As Passover Approaches “Blood-Red Nile” Image May Have Divine Implications

“And the rivers shall become foul; the streams of Mitzrayim shall be minished and dried up; the reeds and flags shall wither. The mosses by the Nile, by the brink of the Nile, and all that is sown by the Nile, shall become dry, be driven away, and be no more.” Isaiah 19:6-7 (The Israel Bible™)

A recent photo of the Nile and surrounding desert, taken from the European Space Agency’s newly launched satellite, has unexpectedly caused the Book of Exodus to pop up in media headlines all over the world. The photo, which shows the Nile as blood-red, generated an international buzz which even the most mainstream news outlets connected to the obvious association – the Bible.

CBS News called the sight “Biblical”, saying it looked like “something from the Old Testament”, and Fox News drew “parallels to the first Biblical plague in Egypt.” Even Technology Pep, a tech website normally vacant of anything spiritual, saw the connection to the story of the first plague.

However, though it was a powerful image universally recognized, the real message may have been lost on all but the Biblically oriented.

The Sentinel 3-A was launched in February as the third satellite in the Copernicus program, purported to be the most sophisticated Earth observation system to date. The startling image was created using a radiometer, which measures heat generated by vegetation for monitoring environmental changes. These images will help scientists track and predict droughts more accurately, but it had an entirely different impact on people with a Biblical perspective.

With the holiday of Passover only a few short weeks away, the message is clear. While Jews drip wine onto their plates at the holiday seder, the viral satellite photo of a blood-red Nile stands as a strong reminder that the Exodus from Egypt was not an archaeological theory or fable with a moral, but a Biblical  narrative about an actual event that could reappear in the news with a renewed message relevant in a modern context.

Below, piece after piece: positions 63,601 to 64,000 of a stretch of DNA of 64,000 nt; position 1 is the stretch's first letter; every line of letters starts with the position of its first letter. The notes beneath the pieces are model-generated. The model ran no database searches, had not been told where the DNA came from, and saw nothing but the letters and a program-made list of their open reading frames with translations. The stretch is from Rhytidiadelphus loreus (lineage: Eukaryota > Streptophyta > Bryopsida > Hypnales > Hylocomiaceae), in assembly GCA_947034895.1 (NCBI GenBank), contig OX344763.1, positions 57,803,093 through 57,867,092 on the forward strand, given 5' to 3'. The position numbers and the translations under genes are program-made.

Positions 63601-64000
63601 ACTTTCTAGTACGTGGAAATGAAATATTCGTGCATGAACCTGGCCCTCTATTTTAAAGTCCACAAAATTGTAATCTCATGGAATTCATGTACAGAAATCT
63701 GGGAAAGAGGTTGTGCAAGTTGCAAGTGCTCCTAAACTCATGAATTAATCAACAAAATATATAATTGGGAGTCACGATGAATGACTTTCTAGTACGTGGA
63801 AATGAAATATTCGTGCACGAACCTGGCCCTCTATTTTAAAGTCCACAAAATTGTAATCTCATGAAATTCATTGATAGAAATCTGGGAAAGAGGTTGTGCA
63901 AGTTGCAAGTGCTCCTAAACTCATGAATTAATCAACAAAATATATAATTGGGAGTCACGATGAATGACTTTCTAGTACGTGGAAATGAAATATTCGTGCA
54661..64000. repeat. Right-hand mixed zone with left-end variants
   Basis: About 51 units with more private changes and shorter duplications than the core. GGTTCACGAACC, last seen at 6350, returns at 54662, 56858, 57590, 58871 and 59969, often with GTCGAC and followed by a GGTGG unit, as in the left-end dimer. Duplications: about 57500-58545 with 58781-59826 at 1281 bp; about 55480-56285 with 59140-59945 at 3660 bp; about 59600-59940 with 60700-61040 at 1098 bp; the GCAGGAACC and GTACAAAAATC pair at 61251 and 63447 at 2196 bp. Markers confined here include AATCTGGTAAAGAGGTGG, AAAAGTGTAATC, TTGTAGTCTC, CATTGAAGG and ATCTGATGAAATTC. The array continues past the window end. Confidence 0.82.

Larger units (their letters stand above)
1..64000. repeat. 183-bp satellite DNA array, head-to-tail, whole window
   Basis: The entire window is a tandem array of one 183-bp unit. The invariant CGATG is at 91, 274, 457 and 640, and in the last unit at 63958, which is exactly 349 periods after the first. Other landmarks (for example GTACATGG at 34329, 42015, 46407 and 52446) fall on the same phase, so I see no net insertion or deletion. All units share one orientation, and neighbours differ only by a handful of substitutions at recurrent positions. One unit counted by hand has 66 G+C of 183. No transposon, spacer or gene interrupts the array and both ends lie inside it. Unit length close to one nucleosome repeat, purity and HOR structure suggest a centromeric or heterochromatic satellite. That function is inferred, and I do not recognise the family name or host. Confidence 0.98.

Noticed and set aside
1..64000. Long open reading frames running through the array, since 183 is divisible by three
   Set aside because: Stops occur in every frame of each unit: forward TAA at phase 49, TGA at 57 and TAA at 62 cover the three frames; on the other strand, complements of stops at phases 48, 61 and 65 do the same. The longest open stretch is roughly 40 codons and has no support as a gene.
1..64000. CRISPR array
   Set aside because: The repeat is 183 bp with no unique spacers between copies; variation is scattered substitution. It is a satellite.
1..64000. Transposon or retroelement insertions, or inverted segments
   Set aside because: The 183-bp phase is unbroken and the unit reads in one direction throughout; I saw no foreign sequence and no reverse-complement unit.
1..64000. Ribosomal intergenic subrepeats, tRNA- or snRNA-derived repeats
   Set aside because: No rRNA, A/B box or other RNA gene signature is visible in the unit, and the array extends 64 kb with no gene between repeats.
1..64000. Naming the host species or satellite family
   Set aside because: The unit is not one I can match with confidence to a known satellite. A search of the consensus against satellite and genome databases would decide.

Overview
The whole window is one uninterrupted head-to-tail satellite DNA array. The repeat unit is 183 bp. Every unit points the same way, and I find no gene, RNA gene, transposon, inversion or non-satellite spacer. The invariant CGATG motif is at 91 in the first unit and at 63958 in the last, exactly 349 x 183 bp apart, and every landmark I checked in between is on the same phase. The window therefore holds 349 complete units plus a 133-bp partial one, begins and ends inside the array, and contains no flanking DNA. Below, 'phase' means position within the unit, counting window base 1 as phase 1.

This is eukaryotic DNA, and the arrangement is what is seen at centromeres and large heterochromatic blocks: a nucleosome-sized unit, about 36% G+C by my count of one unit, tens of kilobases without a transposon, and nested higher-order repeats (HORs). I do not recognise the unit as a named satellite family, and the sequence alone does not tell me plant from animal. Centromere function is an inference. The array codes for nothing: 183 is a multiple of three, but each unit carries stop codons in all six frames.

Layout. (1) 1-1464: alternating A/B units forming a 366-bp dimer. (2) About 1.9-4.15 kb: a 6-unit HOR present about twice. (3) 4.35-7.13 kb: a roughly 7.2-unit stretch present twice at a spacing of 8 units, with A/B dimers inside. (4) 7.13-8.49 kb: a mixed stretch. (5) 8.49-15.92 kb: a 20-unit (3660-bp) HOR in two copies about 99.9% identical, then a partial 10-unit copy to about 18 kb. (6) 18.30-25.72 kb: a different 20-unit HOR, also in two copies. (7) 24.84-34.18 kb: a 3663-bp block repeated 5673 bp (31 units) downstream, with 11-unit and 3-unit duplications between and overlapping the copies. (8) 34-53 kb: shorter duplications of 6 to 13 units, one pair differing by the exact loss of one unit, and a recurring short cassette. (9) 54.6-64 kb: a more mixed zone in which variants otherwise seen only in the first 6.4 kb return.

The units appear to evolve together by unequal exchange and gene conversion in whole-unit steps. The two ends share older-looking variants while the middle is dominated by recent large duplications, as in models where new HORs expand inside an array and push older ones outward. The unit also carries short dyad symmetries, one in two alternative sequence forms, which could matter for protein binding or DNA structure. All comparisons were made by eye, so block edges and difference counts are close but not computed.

When Moses turned the Nile to blood, it was a blow directed at the heart of Egypt’s sustenance, the base of their power in the region. The steady source of water and the cycles of flooding gave them a misplaced feeling of  independence from divine assistance. Nahmanides, a prominent 12th century Torah scholar from Spain, wrote in his commentary on the plagues that the primary reason God punished the Egyptians was not for enslaving the Israelite people, but for dismissing God and his influence in their life.

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The message has similar significance today when, due to advanced technology, most consider themselves free from the need to turn to the heavens for sustenance.

The power intrinsic in water is often overlooked in an age when, in most developed countries, a quick twist of a faucet solves what is still a life threatening situation in other areas of the world. Nonetheless, this basic need can still occasionally be felt in the United States in ways reminiscent of plague-stricken Egypt.

After neglecting pollution in Lake Erie for years, in 2014 residents of Toledo were reminded of their dependence on outside sustenance when their tap water was discovered to be contaminated. Flint, Michigan is still suffering from a water crisis and lingering health issues resulting from lead contamination. Opening the faucet and receiving life-giving water, a luxury taken for granted by millions, became a precious commodity, a reminder of daily needs.

A more graphic reminder of the plague came when Environmental Protection Agency workers accidentally released one million gallons of toxic mine waste into the Animas River, turning it bright orange in a Colorado reenactment of the first plague in Egypt.

In the Bible story, Pharaoh’s magicians were able to recreate the miracle created by Aaron and Moses, but they were unable to reverse it. The same can be said for the modern incarnations. The new satellite will help scientists predict droughts, but ultimately, technology is dependant on the natural aspect of God, a reminder of our dependence on divine sustenance.